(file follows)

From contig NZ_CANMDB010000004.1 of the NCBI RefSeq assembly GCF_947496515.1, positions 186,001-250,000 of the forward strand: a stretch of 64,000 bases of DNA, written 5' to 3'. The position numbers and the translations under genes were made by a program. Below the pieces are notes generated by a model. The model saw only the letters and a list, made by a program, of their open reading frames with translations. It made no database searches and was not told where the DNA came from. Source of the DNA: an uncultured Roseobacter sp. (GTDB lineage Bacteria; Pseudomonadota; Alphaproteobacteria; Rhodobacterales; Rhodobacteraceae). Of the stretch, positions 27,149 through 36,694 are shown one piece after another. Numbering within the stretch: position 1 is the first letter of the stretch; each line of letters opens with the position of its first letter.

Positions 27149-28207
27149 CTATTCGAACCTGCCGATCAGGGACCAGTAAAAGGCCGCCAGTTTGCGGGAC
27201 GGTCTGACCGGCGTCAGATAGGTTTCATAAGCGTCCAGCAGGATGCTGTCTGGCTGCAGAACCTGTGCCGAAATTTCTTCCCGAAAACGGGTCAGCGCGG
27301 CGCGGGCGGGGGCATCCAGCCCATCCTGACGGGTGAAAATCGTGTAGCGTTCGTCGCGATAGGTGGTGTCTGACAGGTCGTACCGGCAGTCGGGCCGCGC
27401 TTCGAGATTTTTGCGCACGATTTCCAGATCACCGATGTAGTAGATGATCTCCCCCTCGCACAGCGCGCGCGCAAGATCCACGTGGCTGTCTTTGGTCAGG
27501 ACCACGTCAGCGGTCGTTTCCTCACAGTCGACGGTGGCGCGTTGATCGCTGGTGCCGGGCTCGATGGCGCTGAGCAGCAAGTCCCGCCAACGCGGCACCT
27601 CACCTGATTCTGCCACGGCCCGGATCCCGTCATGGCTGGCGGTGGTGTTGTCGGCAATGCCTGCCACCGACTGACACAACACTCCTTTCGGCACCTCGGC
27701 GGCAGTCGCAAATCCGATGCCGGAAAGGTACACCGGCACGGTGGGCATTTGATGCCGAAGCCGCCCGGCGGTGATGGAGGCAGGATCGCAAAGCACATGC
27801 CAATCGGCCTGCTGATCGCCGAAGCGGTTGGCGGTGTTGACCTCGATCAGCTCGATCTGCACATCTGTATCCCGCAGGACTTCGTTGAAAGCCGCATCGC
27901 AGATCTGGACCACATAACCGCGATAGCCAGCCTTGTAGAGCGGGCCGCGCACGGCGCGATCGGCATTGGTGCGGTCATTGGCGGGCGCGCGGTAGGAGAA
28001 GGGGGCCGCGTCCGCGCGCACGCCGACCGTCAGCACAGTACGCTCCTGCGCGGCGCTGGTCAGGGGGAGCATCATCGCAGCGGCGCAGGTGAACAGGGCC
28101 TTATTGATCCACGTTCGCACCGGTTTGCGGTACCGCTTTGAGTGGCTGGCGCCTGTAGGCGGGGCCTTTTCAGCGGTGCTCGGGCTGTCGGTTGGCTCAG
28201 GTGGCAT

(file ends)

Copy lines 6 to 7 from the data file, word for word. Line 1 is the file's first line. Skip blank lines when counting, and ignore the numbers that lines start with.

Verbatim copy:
27401 TTCGAGATTTTTGCGCACGATTTCCAGATCACCGATGTAGTAGATGATCTCCCCCTCGCACAGCGCGCGCGCAAGATCCACGTGGCTGTCTTTGGTCAGG
27501 ACCACGTCAGCGGTCGTTTCCTCACAGTCGACGGTGGCGCGTTGATCGCTGGTGCCGGGCTCGATGGCGCTGAGCAGCAAGTCCCGCCAACGCGGCACCT